Heat recovery – profitable and environmentally friendly
By recovering energy from the casting process in steelmaking, energy use and environmental impact can be reduced. Energy recovery can potentially replace other heat sources in steelmaking.
Steelmaking is a high-temperature process (1500–1600 degrees Celsius). During subsequent casting the temperature of the liquid steel is lowered, so that the steel solidifies (about 800 degrees). This is achieved with water-cooled moulds, through heat transfer or by spraying water on the steel.
Often, significant amounts of energy are lost. For the Swedish steel industry, this amounts to approximately 1200 GWh/year, enough to heat about 60,000 small homes.
Reduced energy use
By recovering this heat it could be possible to reduce the use of fossil fuels, for example, for producing steam for district heating.
Swerea has studied the potential of various types of energy recovery from the casting process. The project shows that the available energy is 257 kWh/tonne steel, about half of which is dissipated during casting. The highest energy loss is to the cooling water system, at temperatures below 50 degrees Celsius, followed by radiation and steam losses.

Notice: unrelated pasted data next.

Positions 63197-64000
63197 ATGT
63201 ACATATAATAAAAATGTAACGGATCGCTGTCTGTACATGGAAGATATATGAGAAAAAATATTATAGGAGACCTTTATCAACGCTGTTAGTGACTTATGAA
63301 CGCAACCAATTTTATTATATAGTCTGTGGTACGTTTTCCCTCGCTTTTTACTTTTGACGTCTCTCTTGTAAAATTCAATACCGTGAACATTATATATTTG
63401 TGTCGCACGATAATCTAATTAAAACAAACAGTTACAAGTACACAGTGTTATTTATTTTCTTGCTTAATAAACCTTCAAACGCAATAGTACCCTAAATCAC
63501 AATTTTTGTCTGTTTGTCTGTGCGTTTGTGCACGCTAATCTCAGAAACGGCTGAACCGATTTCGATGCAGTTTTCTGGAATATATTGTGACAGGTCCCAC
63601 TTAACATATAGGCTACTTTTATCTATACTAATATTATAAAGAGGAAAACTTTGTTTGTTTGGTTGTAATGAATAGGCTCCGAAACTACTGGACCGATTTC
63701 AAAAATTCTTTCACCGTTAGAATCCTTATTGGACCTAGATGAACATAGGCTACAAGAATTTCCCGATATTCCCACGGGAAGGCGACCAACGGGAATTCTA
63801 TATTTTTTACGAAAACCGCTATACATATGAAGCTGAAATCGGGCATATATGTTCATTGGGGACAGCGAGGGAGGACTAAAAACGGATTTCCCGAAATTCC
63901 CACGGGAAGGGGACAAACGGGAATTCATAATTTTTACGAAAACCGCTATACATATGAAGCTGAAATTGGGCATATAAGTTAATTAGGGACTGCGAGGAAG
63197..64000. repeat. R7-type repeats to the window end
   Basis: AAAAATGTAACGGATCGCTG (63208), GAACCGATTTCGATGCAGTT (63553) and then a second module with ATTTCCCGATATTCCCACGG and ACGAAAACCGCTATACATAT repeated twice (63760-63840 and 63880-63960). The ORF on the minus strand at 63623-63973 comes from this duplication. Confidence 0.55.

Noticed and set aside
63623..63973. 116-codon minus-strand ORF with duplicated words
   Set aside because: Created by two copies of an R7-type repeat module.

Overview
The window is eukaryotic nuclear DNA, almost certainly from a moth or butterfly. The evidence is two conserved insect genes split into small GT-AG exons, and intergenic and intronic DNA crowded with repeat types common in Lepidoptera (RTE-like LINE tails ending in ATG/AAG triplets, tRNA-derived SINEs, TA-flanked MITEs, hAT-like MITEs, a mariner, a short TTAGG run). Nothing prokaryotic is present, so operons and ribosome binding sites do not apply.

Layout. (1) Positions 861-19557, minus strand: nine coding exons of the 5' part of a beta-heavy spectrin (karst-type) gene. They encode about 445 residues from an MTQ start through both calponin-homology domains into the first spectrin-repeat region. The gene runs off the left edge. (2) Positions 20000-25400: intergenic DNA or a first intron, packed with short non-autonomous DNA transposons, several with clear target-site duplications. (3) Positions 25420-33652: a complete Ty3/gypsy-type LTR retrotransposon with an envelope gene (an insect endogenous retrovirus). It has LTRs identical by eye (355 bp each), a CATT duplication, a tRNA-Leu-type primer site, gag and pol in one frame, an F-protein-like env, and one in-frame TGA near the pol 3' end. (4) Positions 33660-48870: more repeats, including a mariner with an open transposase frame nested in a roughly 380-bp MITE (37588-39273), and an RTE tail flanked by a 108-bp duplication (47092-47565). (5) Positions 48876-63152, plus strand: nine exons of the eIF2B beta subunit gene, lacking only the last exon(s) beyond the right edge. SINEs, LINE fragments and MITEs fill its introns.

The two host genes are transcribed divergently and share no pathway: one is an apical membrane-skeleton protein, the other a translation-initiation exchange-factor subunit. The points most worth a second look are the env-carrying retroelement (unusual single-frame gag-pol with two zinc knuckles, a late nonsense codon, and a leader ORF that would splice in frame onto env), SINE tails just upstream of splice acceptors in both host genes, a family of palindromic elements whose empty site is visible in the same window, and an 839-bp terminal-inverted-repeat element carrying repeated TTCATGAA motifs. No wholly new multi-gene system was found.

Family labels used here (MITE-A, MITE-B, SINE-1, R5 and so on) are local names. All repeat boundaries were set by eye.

Heat residue replace other energy sources
The greatest potential for economically viable energy recovery is in replacing other heat sources in steelmaking.
“The project has given us greater insight into what is or isn’t possible. This also gives us a clue as to the potential for recovering residual heat from the casting processes,” says Susanne Lindqvist, energy manager at Sandvik MT.
A successful implementation would reduce the environmental impact from steelmaking while at the same time reducing costs.